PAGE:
The B.C. government will soon be providing gender-affirming lower surgeries within the province, saving transgender residents from potentially having to travel across the country for the procedure.

The Ministry of Health announced Friday that the publicly funded reconstructive surgeries will be available within Vancouver Coastal Health beginning next year, a move that will vastly improve access for transgender people all over B.C.

Currently, anyone seeking the complex operation has to travel to Montreal or even the U.S.

"We are proud to be the first province in western Canada to provide these surgeries," Health Minister Adrian Dix said in a statement. "While B.C. funded these surgeries, they weren't being delivered close to home and support systems, and that is what we are changing now. This is about bringing care closer to home and offering an enhanced, more efficient, cost-effective solution."

Having to fly thousands of kilometres for the surgery poses a number of potential challenges. Patients can risk medical issues by embarking on the long journey home while still in recovery, and face difficulties receiving follow-up treatment if they experience any complications.

But more and more people have been leaving B.C. for the procedures in recent years, according to the government. Currently, about 100 transgender residents travel outside the province for lower surgery annually.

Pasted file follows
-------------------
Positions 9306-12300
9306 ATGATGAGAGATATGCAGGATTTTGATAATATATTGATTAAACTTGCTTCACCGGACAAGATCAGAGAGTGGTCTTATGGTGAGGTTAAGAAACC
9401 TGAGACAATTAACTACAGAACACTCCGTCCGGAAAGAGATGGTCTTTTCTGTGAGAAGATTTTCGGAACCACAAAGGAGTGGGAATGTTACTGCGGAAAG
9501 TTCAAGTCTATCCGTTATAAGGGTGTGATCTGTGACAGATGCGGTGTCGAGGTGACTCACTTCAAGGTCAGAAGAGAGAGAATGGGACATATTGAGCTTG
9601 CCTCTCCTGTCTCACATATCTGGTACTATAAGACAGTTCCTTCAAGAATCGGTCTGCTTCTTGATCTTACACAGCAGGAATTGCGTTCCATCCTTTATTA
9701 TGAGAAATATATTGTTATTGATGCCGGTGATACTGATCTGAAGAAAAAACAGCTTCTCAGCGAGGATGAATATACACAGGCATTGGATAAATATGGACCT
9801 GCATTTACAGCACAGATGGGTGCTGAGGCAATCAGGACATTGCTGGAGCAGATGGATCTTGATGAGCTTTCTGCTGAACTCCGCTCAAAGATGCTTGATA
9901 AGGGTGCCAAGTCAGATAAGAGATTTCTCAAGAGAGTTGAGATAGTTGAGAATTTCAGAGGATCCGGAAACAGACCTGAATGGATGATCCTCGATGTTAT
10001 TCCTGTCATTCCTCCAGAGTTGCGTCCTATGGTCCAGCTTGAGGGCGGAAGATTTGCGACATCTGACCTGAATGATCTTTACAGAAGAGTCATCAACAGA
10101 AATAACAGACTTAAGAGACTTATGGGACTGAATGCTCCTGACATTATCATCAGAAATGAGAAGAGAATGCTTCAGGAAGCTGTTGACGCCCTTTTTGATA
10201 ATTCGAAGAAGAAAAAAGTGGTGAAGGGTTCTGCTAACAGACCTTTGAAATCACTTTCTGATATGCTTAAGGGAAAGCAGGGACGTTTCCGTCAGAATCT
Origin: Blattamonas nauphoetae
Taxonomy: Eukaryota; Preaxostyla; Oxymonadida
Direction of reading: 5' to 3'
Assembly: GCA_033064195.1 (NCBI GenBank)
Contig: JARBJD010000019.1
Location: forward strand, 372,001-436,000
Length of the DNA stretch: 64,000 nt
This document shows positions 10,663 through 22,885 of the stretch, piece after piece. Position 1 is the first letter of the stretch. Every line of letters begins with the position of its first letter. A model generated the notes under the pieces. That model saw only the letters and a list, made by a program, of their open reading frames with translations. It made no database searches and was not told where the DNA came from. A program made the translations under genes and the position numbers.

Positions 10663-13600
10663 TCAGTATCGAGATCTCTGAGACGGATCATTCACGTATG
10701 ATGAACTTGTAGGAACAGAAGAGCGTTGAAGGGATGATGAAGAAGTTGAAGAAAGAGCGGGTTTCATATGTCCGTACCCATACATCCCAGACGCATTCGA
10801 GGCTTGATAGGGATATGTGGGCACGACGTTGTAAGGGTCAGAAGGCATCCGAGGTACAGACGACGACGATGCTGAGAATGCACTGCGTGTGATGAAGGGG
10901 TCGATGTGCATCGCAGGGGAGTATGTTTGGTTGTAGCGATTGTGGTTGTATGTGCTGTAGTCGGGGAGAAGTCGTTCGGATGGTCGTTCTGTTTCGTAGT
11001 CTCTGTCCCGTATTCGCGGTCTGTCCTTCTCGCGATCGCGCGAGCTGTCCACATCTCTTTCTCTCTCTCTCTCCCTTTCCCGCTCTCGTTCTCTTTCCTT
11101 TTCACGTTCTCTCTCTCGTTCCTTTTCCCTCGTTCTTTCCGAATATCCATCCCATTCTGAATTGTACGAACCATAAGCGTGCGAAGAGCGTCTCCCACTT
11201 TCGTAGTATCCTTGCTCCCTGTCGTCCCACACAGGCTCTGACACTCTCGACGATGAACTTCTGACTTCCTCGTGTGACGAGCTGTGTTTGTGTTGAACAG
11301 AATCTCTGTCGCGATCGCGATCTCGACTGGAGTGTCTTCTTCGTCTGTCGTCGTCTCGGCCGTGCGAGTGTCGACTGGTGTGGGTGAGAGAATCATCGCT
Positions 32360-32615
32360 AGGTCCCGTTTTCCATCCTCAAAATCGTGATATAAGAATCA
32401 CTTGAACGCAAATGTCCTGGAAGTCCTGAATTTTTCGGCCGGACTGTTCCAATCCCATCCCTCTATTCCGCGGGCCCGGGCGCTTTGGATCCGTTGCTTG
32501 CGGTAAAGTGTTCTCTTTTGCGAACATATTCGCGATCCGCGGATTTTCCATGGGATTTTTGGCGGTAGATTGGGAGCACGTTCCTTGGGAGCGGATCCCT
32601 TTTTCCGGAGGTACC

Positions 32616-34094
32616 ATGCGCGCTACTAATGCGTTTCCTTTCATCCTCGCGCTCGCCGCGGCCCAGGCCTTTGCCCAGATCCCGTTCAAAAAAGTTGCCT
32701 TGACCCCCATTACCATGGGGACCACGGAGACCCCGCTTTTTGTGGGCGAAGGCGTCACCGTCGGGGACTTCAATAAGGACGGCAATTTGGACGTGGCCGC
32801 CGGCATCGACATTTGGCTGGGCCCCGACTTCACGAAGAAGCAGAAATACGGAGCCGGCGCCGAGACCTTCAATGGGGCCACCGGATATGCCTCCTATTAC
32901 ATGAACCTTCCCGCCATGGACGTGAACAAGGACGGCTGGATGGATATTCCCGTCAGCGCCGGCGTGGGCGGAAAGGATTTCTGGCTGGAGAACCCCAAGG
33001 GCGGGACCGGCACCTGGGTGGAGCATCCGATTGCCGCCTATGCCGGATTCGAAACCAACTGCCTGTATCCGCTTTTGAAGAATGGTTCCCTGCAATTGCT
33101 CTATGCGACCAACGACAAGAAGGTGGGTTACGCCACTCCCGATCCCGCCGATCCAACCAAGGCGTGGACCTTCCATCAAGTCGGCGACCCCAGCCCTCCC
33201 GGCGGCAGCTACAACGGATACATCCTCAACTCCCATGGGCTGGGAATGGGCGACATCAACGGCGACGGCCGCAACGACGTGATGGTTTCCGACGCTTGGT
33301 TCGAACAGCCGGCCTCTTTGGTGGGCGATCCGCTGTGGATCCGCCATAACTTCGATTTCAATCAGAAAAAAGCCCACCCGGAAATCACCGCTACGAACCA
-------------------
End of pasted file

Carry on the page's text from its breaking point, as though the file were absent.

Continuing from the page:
The province also announced it's expanding access to breast augmentation and chest construction operations, with 14 surgeons providing the procedures in Burnaby, Kamloops, Kelowna, Port Moody, Prince George, Vancouver and Victoria.

Previously, the surgeries, which are also publicly funded, were only available to those who could travel to Vancouver or Victoria. Even with the limited access available, the number of the operations performed annually more than tripled between 2014 and 2018.

The province expects 200 of the chest and breast surgeries to be completed in the coming year.

According to the B.C. government, about 46,000 people – or roughly one per cent of the population of the province – identifies as trans.

Earlier this month, they were given the option of displaying an X in the gender field of their driver's licence, identity card, birth certificate and BC Services Card.